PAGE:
The decision condemns the EU blacklisting system despite reforms brought in both before and after an initial 2008 decision in the Kadi case. Changes to the regime included the introduction of "controlled" rather than "automatic" compliance by the EU with the blacklisting decisions made at UN level in the Sanctions Committee; the provision of a "statement of reasons" to affected persons or entities; and six-monthly reviews of the EUs blacklist, amongst other things.

Despite these changes, the Court found that "the contested regulation, so far as it concerns the applicant, must be annulled."

The Commission is appealing against the decision, and the Court is due to deliver its verdict at the end of January, based on a hearing that took place last month.

Drafting and scrutiny

Three meetings involving Member States' experts have taken place (in July and September 2010 and March 2011), led by the Commissions Directorate-General for Home Affairs (DG HOME), and work on the impact assessment is continuing through meetings of representatives from the Directorate-Generals for Internal Market and Services (MARKT); Justice (JUST); the Secretariat-General (SG); as well as from the Service for Foreign Policy Instruments (FPI) and the Legal Service (SJ).

An external contractor, GHK consulting, is carrying out a "preparatory study" and is in the process of "consulting stakeholders, not only from the public but also from the private sector."

Democratic scrutiny will only take place after the drafting of the legislation according to Article 75 of the Lisbon Treaty, the Council and the European Parliament are required to use the ordinary legislative procedure, formerly known as "co-decision", to reach agreement on the measures.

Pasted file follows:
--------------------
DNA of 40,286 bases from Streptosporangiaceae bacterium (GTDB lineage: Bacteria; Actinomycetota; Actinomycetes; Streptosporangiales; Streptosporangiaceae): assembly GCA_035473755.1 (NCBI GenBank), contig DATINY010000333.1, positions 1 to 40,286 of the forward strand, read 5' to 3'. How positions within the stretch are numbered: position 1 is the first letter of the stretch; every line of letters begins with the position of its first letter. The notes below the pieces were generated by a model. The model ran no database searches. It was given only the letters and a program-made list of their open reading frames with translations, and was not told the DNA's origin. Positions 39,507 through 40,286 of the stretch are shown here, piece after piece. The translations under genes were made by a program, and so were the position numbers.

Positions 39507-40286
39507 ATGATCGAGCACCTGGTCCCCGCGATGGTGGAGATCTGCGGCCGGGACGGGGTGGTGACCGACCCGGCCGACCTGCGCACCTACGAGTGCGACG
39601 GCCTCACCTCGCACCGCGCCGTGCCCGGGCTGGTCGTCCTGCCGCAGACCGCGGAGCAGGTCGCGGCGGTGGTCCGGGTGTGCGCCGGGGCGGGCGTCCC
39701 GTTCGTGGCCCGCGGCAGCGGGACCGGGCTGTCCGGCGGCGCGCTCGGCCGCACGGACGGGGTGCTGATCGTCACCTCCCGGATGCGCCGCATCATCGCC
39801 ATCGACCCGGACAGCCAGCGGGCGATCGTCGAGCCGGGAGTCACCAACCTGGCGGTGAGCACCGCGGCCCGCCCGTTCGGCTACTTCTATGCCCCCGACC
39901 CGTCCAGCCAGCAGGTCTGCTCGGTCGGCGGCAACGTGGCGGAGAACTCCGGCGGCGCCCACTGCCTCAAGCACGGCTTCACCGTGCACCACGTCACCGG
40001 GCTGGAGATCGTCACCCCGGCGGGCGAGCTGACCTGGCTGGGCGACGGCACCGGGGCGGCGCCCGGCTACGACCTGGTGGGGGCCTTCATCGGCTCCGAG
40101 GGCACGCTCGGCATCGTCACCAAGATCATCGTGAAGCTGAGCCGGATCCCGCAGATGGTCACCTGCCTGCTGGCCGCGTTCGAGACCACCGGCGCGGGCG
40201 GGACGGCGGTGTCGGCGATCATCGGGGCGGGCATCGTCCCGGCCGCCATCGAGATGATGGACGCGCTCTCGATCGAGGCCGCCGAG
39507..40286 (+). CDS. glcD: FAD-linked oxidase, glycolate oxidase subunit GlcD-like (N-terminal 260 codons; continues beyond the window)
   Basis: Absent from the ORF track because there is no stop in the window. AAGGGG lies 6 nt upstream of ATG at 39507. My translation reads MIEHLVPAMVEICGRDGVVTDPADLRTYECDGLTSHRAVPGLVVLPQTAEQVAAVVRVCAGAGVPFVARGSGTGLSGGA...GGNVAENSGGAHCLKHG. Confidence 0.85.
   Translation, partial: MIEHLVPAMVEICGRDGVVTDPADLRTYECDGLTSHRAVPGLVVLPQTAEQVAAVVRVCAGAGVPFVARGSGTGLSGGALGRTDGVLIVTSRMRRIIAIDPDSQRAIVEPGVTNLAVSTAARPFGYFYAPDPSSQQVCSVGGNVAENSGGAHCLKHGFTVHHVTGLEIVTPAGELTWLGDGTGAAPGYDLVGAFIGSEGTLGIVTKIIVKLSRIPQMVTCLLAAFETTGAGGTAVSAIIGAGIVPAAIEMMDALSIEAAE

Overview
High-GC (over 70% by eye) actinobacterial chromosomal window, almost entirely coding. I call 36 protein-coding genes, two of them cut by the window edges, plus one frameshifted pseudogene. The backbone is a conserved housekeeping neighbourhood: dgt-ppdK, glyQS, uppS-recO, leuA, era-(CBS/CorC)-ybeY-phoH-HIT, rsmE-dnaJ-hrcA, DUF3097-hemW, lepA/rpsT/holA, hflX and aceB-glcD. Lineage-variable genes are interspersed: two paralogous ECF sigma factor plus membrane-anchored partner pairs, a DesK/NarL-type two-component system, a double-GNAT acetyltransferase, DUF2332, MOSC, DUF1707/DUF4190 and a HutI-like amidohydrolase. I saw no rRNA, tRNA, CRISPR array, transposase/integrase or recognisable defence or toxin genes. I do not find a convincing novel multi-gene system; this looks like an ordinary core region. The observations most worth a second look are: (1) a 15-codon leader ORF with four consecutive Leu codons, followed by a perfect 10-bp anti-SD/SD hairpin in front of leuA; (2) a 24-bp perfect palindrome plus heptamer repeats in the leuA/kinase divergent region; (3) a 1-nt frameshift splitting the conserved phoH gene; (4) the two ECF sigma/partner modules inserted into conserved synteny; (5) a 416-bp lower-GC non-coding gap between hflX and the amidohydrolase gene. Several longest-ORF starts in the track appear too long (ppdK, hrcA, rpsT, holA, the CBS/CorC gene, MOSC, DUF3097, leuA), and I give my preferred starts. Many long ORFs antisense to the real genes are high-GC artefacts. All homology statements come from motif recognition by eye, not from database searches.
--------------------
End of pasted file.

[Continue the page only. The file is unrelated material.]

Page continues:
Whether the Parliament will be given any oversight over the listing process remains to be seen. If the blacklisting process works in the same way for internal as it does for external terrorists, it is likely to be highly secretive all the meetings of the Working Party dealing with the blacklisting of external terrorists "are held in a 'secure environment' where the date, agenda, organisational details and all of the proceedings are kept completely secret." [6]

Blacklisting: serious doubts over legality, effectiveness, and disproportionate impact

"There is now an irrefutable body of expert legal opinion that views international proscription regimes as incompatible with the most basic standards of due process. The adverse and unacceptable impact of the sanctions on fundamental human rights is also abundantly clear and systemic violations have been recognised repeatedly in judicial proceedings, particularly in Europe," says a recent report published by the European Centre for Constitutional and Human Rights (ECCHR). [7]

In response to criticism, some reforms at both EU and UN level have been introduced in recent years, but in both cases the reforms have been considered piecemeal and of little real substance. Some of the EUs reforms, considered largely irrelevant by the ECJ in the Kadi case, have been noted above.

At the UN level, the Council of Europes Venice Commission on Human Rights has said that "no independent observer" can consider the creation of an Ombudsperson at UN level designed to mediate requests from indviduals, organisations and companies to be taken off the sanctions list [8] as "being equivalent to having access to an independent and competent court." [9]

The in-depth report produced by the ECCHR concludes that "however-well-intentioned the reasons for the hasty and ill-conceived adoption of the blacklisting regimes may have been at that time [largely post-11 September 2001], they cannot in our view be seen as effective, proportionate or necessary counter-terrorism measures a decade later. The need for radical reform is essential if the UN and EU are to maintain a meaningful commitment to the values upon which they are founded."

Preparatory work for the creation of the new legislation continues, with the Impact Assessment set to be finished by late January. The distribution of a legislative proposal "could take place around late March/early April", according to a Commission spokesperson.

[6], p.53
[7], p.53
[9], p.19

Our work is only possible with your support.
Become a Friend of Statewatch from as little as £1/€1 per month.


Spotted an error? If you've spotted a problem with this page, just click once to let us know.

Report error